Better Nutrition

Food for thought

Safe brain boosters for kids

- By Michael T. Murray, ND

rain cells are the most complex, long- living, and nutritiona­lly demanding cells in the body. Studies show that intelligen­ce, memory, behavior, and concentrat­ion are all infl uenced by proper nutrition, and this is especially important to the developing brain.

The goal should be to help children bathe their brains in “super nutrition,” because high nutritiona­l status equals higher mental function. And that means that what kids don't eat can be as important as what they do. Foods to avoid include smoked or cured meats, fried foods, any source of trans- fatty acids, junk food, refi ned sugar, and highfructo­se corn syrup.

In general, the same ideas associated with healthy eating in adults apply to kids— lots of fresh fruits and veggies. If kids turn their noses up at leafy greens, getting a juicer and mixing in apple and carrot juice can camoufl age the taste. But kids generally do like a number of brain- supporting veggies such as carrots, yams, and squash. For fruit, focus on berries. In animal studies, researcher­s have found that blueberrie­s especially can help protect the brain and promote improved memory.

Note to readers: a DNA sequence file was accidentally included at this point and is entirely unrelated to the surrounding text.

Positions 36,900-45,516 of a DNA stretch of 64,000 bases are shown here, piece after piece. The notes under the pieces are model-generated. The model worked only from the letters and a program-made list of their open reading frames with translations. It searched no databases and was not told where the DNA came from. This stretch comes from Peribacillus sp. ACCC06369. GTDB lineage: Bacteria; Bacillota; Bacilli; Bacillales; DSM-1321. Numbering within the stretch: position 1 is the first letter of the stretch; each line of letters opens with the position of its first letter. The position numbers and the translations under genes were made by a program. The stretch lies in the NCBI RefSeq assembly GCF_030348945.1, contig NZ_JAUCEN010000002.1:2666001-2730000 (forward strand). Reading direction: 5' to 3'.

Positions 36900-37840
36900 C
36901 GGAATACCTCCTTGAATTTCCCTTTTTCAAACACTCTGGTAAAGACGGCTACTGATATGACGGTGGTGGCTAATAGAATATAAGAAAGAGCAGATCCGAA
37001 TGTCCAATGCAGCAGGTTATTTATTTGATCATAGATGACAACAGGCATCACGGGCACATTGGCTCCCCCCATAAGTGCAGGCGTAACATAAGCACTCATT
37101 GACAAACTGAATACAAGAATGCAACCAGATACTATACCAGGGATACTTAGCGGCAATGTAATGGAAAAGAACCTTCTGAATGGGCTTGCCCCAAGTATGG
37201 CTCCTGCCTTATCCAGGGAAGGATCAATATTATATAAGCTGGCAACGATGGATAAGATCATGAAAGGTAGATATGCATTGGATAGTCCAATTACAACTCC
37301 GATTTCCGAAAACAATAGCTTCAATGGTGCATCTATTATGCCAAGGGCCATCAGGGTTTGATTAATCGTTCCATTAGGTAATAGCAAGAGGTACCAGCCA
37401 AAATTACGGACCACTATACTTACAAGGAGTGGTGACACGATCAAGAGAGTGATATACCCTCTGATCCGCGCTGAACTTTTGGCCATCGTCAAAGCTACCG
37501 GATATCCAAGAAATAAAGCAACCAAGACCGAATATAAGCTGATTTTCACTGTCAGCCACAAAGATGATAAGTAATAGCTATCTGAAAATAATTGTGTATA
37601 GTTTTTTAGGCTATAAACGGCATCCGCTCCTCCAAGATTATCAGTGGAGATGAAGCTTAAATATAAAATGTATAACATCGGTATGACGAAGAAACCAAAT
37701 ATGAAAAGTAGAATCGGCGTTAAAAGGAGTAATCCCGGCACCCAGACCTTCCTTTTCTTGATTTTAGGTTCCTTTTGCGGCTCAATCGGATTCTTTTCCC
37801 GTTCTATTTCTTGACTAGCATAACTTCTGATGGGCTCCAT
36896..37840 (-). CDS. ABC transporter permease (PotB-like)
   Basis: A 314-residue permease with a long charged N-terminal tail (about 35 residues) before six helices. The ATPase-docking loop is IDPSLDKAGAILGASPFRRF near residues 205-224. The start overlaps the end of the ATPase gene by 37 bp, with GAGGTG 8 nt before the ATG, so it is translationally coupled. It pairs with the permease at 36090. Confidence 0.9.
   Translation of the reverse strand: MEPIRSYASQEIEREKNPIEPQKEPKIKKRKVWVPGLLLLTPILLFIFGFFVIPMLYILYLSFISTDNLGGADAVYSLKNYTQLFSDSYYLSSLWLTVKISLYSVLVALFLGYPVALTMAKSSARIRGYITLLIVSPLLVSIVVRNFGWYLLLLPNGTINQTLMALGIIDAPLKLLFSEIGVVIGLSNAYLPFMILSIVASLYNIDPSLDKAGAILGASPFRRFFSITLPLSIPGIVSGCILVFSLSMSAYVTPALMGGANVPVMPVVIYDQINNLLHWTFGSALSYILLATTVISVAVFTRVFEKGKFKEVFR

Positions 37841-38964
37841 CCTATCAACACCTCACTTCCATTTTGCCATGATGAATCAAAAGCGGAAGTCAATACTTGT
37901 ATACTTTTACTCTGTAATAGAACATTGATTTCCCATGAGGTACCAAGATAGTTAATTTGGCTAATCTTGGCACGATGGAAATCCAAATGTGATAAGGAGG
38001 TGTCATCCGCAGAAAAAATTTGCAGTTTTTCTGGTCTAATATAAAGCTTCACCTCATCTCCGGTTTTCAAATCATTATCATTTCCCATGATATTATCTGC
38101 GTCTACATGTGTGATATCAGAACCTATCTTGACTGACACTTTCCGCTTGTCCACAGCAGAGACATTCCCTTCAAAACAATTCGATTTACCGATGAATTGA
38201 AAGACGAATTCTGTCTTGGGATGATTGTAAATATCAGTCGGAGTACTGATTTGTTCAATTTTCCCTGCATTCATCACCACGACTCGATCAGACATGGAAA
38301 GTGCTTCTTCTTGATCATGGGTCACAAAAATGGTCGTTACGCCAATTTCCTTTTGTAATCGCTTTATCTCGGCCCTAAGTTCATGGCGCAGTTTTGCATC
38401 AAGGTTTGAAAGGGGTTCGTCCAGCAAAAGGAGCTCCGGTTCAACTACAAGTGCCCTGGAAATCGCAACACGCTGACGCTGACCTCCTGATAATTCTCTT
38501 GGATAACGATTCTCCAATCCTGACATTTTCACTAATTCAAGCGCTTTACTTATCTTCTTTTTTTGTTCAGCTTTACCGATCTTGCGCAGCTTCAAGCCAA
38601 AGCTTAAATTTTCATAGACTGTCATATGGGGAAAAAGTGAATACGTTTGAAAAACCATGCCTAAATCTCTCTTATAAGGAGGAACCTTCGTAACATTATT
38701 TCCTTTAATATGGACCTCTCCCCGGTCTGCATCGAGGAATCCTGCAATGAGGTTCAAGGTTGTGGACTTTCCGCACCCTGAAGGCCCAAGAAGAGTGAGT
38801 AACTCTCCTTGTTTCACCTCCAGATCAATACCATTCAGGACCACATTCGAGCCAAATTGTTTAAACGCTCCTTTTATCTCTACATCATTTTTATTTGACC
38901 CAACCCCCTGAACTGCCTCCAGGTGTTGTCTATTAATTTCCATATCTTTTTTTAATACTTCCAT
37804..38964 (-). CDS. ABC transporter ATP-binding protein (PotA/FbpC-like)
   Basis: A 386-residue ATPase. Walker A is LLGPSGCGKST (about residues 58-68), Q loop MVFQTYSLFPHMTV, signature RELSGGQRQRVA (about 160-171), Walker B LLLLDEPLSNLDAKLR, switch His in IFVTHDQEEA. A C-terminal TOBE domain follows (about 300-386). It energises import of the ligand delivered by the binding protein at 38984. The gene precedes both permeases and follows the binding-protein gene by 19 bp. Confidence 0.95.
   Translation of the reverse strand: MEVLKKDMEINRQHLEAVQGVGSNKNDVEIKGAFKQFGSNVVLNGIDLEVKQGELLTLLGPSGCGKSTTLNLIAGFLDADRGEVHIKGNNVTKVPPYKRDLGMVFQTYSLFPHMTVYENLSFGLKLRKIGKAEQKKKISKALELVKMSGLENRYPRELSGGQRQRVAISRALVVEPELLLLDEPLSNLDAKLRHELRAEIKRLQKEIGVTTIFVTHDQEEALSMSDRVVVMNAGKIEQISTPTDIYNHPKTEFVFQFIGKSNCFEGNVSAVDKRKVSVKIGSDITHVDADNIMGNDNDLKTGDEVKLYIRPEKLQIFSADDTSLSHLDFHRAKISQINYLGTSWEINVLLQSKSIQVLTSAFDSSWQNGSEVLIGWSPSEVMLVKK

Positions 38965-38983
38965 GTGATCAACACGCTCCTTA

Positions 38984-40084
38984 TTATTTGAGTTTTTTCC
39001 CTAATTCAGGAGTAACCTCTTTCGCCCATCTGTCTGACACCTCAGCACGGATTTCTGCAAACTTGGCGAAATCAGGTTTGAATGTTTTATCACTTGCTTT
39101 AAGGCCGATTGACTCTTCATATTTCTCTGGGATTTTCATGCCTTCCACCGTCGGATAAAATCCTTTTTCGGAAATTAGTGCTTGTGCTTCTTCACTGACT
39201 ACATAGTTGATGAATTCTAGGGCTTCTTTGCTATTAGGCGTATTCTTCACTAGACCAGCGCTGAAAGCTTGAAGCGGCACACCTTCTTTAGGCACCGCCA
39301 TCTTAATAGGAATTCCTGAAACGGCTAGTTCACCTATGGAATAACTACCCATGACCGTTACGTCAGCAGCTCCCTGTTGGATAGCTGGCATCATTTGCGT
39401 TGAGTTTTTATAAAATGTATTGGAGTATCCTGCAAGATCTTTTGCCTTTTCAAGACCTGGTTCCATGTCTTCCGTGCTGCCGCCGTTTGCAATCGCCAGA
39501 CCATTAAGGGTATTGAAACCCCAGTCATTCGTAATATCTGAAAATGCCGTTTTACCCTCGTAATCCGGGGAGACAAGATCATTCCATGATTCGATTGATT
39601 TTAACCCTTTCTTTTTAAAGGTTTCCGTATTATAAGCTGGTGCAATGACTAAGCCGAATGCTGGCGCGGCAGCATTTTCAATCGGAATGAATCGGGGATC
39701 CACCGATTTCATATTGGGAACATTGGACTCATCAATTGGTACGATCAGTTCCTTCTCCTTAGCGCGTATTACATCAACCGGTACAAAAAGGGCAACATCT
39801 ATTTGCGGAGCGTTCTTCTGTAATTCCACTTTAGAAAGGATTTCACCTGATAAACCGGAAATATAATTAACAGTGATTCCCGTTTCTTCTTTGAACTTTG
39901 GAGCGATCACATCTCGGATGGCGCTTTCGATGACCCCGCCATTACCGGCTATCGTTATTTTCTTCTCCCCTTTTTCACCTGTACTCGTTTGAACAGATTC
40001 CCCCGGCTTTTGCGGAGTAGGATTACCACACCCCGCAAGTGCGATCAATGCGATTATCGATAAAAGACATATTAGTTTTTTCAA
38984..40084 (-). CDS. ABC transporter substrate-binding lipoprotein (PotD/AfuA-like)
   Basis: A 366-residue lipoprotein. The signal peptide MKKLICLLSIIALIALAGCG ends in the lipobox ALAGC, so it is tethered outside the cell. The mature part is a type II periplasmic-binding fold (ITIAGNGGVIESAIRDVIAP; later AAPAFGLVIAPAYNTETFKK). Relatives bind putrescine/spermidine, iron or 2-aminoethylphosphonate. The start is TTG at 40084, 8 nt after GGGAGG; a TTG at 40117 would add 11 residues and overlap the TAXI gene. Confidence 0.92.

Giving kids a daily dose ( 25– 50 mg, though there’s no problem with doses up to 100 mg) of grape seed or pine bark extracts is also a good idea. One study found that one month of daily supplement­ation with Pycnogenol ( a proprietar­y pine bark extract) at a dose of 1 mg per kg of body weight improved attention and concentrat­ion in children with ADHD.


Newspapers in English

Newspapers from United States